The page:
The government has taken out a $40 million loan from Deutsche Bank. The credit will be used to pay off the debts of Air Madagascar.
Willing to do anything to save Air Madagascar, the Malagasy government has contracted a loan from Deutsche Bank. The Council of Ministers announced this to the press yesterday. The credit will be used to expunge the liabilities of the Malagasy airline. "The contracted amount is 40 million Dollars. To obtain this loan, we received a financial guarantee of $ 30 million from the African Development Bank Group (ADB) and the African Development Fund (ADF)”, said Vonintsalama Andriambololona, Minister of Budget and Finance yesterday by telephone.
Yesterday, under this ministry, the cabinet confirmed the adoption of a bill for the ratification of a credit agreement between the Republic of Madagascar and Deutsche Bank AG for a loan to support the restructuring of Air Madagascar, with the bank’s London office acting as arranger and TMF-Global Services (UK) Limited acting as the agent. The contract awaits the approval of Parliament.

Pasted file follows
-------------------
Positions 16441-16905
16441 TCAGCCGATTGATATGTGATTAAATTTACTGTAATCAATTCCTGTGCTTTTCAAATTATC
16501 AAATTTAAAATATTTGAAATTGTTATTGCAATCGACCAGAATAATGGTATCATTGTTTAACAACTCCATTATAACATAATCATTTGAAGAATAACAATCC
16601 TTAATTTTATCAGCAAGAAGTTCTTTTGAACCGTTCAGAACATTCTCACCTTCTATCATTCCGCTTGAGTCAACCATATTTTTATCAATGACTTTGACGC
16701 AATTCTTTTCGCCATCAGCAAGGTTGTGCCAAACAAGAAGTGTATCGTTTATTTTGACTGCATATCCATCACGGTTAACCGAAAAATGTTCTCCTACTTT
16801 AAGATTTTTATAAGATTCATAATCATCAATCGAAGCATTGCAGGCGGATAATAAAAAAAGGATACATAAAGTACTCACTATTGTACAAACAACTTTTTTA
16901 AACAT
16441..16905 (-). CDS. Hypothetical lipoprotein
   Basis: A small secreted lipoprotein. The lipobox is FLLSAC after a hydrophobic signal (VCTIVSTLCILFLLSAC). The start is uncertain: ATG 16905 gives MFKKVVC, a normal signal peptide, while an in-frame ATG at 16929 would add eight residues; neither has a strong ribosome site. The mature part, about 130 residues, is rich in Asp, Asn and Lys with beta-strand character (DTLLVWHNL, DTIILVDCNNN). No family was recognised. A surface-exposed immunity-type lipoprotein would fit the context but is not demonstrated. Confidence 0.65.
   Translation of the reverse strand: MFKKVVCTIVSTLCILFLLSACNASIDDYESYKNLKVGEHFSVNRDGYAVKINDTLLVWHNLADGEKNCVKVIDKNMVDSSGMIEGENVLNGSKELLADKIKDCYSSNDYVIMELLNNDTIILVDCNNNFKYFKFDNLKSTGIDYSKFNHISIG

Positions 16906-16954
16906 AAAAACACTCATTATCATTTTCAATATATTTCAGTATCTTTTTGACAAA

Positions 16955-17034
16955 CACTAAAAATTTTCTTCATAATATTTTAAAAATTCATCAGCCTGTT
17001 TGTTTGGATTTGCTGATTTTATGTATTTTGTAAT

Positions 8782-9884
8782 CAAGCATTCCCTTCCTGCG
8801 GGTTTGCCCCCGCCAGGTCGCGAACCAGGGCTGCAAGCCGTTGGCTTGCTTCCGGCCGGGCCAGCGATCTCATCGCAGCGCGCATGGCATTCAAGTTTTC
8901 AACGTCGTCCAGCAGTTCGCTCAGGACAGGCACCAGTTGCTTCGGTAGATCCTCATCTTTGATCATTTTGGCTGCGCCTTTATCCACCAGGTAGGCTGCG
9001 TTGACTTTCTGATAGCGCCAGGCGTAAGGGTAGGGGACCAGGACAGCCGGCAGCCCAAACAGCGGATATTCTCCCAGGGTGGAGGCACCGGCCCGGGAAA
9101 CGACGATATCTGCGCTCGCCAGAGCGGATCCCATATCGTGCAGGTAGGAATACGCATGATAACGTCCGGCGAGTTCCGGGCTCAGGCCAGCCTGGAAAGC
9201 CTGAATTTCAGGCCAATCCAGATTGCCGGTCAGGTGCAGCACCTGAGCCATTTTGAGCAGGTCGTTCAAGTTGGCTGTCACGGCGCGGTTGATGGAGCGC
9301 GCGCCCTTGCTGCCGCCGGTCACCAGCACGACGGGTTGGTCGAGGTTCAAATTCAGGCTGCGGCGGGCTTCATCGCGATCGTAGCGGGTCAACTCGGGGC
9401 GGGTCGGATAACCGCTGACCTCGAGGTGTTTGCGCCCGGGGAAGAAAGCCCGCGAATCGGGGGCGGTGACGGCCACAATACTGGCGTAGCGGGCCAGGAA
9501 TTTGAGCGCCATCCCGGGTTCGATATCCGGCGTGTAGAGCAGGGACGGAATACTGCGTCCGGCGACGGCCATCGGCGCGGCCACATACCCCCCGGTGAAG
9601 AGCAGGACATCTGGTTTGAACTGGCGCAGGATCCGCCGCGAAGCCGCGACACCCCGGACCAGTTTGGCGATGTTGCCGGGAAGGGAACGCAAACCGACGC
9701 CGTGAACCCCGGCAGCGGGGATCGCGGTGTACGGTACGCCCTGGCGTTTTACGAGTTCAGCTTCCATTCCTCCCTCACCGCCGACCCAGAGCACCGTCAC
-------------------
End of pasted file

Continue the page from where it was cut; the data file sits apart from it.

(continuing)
Making heavy losses, Air Madagascar has collapsed with debts of not less than 88 million Dollars, according to the information in the 2017 Supplementary Budget. The government has pledged to clear these liabilities as part of its strategic partnership agreement with Air Austral. The government is using both internal and external borrowing to clear the airline’s debts.
Currently, debts of more than 100 billion Ariary are almost resolved, according to a recent statement from Air Madagascar. "For example, the company was able to pay off 50 billion Ariary with treasury bills. Added to this are 45 billion Ariary from the National Social Security Fund (CNaPS) and an 11 million Euros loan, about 18 billion Ariary, from BGFI bank", said François Marchal, the airline’s deputy finance manager, at a press conference last week.
This is not the first time that the state has had to do this. It is the second time in the space of one year that Madagascar has taken a loan from Deutsche Bank. Due to the weakness of its own resources, the state had signed a credit agreement for more than 51 million Dollars to pay its suppliers and to repay treasury bills.